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Determinants of survival in adult HIV patients on antiretroviral therapy in Oromiyaa, Ethiopia.

Alemu AW, Sebastián MS - Glob Health Action (2010)

Bottom Line: In multivariate analysis, 2-year survival was significantly associated with the clinical stage of the disease, baseline hemoglobin, and cotrimoxazole prophylaxis therapy (CPT) at or before ART initiation in both assumptions.The median CD4 count and body weight showed a marked improvement during the first 6 months of treatment, followed by stagnation thereafter.The utilization of routine data should be encouraged in order to facilitate appropriate decision making.

View Article: PubMed Central - PubMed

Affiliation: Department of Epidemiology and Public Health, Umeå International School of Public Health, Umeå University, Umeå, Sweden.

ABSTRACT

Background: The antiretroviral treatment (ART) scale-up service has been a recent development in Ethiopia, but its impact on mortality has not been well investigated. The aim of this study was to assess the early survival outcome of the scale-up service by utilizing routine hospital data.

Methods: All adult HIV/AIDS patients who started on antiretroviral treatment in Shashemene and Assela hospitals from January 1, 2006 to May 31, 2006 were included and followed up for 2 years. Data were extracted from standard patient medical registrations. Kaplan-Meier curves were used to estimate survival probability and the Cox proportional hazard model was applied to determine predictors of mortality. Two alterative assumptions (real case and worst case) were made in determining predictors of mortality.

Results: The median age of patients was 33 years and 57% were female. Eighty-five percent had CD4 <200 cells/µL with a median CD4 count of 103 cells/µL. The median survival time was 104.4 weeks. A total of 28 (10.3%) deaths were observed during the 2-year period and 48 patients (18%) were lost to follow up. The majority of deaths occurred in the first 4 months of treatment. In multivariate analysis, 2-year survival was significantly associated with the clinical stage of the disease, baseline hemoglobin, and cotrimoxazole prophylaxis therapy (CPT) at or before ART initiation in both assumptions. The median CD4 count and body weight showed a marked improvement during the first 6 months of treatment, followed by stagnation thereafter.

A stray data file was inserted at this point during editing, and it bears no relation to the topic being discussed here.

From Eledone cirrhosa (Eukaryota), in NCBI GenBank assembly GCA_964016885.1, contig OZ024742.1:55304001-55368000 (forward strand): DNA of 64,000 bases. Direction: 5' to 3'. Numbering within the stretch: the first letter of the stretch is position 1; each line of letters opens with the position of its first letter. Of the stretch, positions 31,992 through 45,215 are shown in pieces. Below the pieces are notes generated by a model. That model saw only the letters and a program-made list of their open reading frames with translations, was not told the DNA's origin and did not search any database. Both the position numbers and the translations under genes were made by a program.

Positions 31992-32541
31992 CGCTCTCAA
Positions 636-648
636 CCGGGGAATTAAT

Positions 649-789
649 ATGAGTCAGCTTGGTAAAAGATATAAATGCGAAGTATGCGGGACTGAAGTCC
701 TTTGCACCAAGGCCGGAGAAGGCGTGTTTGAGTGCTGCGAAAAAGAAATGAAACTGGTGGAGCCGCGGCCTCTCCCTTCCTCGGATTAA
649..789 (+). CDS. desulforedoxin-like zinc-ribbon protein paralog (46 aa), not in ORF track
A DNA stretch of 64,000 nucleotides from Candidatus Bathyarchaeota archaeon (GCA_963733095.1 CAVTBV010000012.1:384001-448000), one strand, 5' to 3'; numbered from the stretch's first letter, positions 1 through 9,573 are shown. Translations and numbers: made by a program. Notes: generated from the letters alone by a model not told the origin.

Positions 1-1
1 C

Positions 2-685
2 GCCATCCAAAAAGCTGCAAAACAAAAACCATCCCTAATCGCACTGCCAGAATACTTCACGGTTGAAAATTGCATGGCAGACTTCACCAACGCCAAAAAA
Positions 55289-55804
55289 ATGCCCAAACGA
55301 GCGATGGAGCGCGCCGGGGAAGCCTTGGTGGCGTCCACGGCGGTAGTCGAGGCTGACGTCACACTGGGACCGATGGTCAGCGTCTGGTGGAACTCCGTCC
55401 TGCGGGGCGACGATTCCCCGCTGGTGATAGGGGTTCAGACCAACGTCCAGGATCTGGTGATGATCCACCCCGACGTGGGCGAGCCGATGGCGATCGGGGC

Conclusion: The study has shown an overall low mortality but a high loss to follow-up rate of the cohort. Advanced clinical stage, anemia, low body weight, and lack of CPT initiation were independent predictors of mortality - but not gender. CPT initiation should be encouraged in routine HIV care services, and patient retention mechanisms have to be strengthened. Stagnation in immunological and weight recovery after the first 6 months should be further investigated. The utilization of routine data should be encouraged in order to facilitate appropriate decision making.

No MeSH data available.


Related in: MedlinePlus

Inclusion of the study cohort for analysis.
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Figure 0001: Inclusion of the study cohort for analysis.

Mentions: A total of 290 patients were initiated with ART in both facilities during the study period. Data available for analysis included 272 ART patients (Fig. 1). The cohort contributed to a total of 409.9 person-years of follow up. The mean duration of follow up was 104.4 weeks.